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If it’s yellow, let it mellow Yellow herbicides are harmless, says school

By Carol Woodland, Staff Reporter | Photo By Carol Woodland

yellow

Mysterious yellow stains hail the oncoming spring on Main Campus at CNM, and some students are wondering just what is this yellow chemi­cal being seen all over campus since the President’s Day break on Feb. 17.

Wisdom Reyes, Fine Arts major, said that when he goes to sit on the grass outside the Student Resources Center he wondered what exactly had been sprayed on the grounds.

“I want to know if the area is chemical free and that it’s not harming all of us; that we’re not ingesting it, smelling it, and it affecting us down the line in the future.”

Anthony Rael, Director of Maintenance and Operations said that fortunately for all the students and staff who enjoy playing Frisbee and relaxing in the sun on the lush green expanse between the SRC and JS buildings, that grass is 100 percent chemical-free.

“That turf is safe to lounge on and is a very durable ath­letic turf blend. It is intended for heavy use being that it is a central gathering point for stu­dents and CNM functions and events,” Rael said.

As for the yellow stains, Rael said they are from an herbicide called Pendulum which is applied to rock mulch and low maintenance areas to kill invasive plant material. According to the Environmental Protection Agency website at epa.gov, “it is practically non-toxic” to the touch, “unless this chemical is ingested there are no real con­cerns other than mild skin or eye irritation.”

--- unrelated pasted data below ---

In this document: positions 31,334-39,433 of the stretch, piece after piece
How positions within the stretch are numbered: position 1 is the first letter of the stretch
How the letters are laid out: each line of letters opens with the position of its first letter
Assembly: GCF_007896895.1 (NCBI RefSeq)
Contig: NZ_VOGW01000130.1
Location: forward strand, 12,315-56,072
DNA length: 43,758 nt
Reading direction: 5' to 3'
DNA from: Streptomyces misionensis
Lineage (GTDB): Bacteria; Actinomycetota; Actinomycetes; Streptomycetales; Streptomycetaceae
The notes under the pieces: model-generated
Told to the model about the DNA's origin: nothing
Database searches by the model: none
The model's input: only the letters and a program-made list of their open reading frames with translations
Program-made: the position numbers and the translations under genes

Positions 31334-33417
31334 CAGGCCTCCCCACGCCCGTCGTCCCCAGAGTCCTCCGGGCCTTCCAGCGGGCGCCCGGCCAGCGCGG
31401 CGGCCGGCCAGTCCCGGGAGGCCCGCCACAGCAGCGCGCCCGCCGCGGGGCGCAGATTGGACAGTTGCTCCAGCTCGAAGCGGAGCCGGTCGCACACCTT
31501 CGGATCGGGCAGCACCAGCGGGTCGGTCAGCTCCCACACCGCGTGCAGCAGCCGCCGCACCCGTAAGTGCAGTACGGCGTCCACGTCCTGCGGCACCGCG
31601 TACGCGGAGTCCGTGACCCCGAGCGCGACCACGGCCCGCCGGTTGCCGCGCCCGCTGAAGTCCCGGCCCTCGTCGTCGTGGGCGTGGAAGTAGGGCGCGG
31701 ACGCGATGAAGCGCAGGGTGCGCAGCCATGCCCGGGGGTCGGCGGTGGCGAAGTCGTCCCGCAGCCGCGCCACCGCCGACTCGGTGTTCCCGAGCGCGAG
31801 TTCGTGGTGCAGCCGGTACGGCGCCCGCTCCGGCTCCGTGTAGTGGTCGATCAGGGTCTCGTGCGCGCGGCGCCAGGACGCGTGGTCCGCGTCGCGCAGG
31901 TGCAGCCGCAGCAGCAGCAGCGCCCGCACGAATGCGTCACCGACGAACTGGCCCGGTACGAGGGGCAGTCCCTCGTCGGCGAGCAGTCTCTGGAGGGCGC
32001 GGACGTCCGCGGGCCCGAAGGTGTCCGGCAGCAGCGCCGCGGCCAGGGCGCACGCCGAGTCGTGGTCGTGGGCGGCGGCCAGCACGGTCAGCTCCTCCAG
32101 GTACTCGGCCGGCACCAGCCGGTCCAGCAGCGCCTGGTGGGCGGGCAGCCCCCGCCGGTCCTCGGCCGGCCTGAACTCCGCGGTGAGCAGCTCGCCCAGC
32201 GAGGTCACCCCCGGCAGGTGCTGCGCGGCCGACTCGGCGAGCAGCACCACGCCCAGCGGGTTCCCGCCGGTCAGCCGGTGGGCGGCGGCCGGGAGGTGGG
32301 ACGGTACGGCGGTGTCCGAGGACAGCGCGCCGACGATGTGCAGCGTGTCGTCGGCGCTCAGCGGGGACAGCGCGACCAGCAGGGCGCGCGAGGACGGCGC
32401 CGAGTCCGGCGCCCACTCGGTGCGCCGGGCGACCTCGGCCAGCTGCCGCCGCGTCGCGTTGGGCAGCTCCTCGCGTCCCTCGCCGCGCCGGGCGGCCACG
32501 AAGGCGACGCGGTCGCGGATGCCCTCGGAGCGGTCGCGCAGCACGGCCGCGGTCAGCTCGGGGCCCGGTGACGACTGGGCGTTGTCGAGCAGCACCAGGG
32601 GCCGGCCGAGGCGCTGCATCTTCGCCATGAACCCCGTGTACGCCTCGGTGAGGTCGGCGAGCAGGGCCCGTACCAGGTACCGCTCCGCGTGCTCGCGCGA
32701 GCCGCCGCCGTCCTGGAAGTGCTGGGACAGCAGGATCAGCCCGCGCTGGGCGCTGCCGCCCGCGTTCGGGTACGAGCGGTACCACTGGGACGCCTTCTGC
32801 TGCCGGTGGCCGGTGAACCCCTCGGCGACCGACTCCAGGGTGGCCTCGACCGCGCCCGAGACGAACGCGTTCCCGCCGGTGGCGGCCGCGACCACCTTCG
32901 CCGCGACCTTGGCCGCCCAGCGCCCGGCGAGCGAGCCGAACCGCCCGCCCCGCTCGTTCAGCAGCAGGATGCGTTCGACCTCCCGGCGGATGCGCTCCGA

For students want­ing more information, Material Safety Data Sheets for the Pendulum and any other chemicals used by Maintenance and Operations can be found at the Physical Plant Building, Rael said.

“We try to avoid using chemicals as much as pos­sible. Our groundskeepers pull weeds by hand in high traffic and gathering areas in order to avoid over spray and to reduce the chance of someone coming in contact with the chemical,” Rael said.

According to epa. gov the active ingredient in Pendulum is a chemi­cal called “Pendimethalin,” which is approved and used for weed killing use, not only in the United States, but also in the European Union, Canada, Japan and across the globe.

And because of the chemical’s low toxicity, it is used extensively on plants for consumption including cere­als, corn, sunflowers, car­rots, tobacco, salad greens and strawberries, which works by inhibiting root and shoot growth on weeds.

According to epa.gov Pendimethalin is generally applied before weeds sprout or progress into very young weeds, and specifically stops microtubule forma­tion within the cells of the plants, which makes the cells become disoriented and expand to a rounded shape.

The cells are then not able to divide, and the plant is unable to grow.

According to epa.gov, “Pendimethalin dissipates in the environment by bind­ing to soil; it is essentially immobile in soil,” which means that after Pendulum is applied it stays in place pre­venting weeds from growing in that area for a long period of time. Sticking to the soil or rocks where it is applied also makes it extremely resistant to contaminating ground water.

According to epa.gov exposure to the chemical “would not represent a high acute risk to birds or a high

Acute or chronic risk to mammals,” so there is little if any danger for CNM’s stray cat population, or any other animals that come through the grounds.

Rael said that Main campus sits on 84 acres of which 13 are landscaped by a crew of six full-time and one part-time groundskeepers, “about one groundskeeper for every two acres of land.”

The grounds main­tenance crew starts work each day at 6 a.m. and at this time of year is hard at work getting ready for the changing of the seasons.

“Our crew usually starts preparing for springtime now by aerating, seeding and prep­ping turf areas,” Rael said.

With the hard work from Maintenance and Operations’ groundskeeping crew, and a little help from the unseason­ably warm weather, CNM’s Main campus is getting greener day by day.

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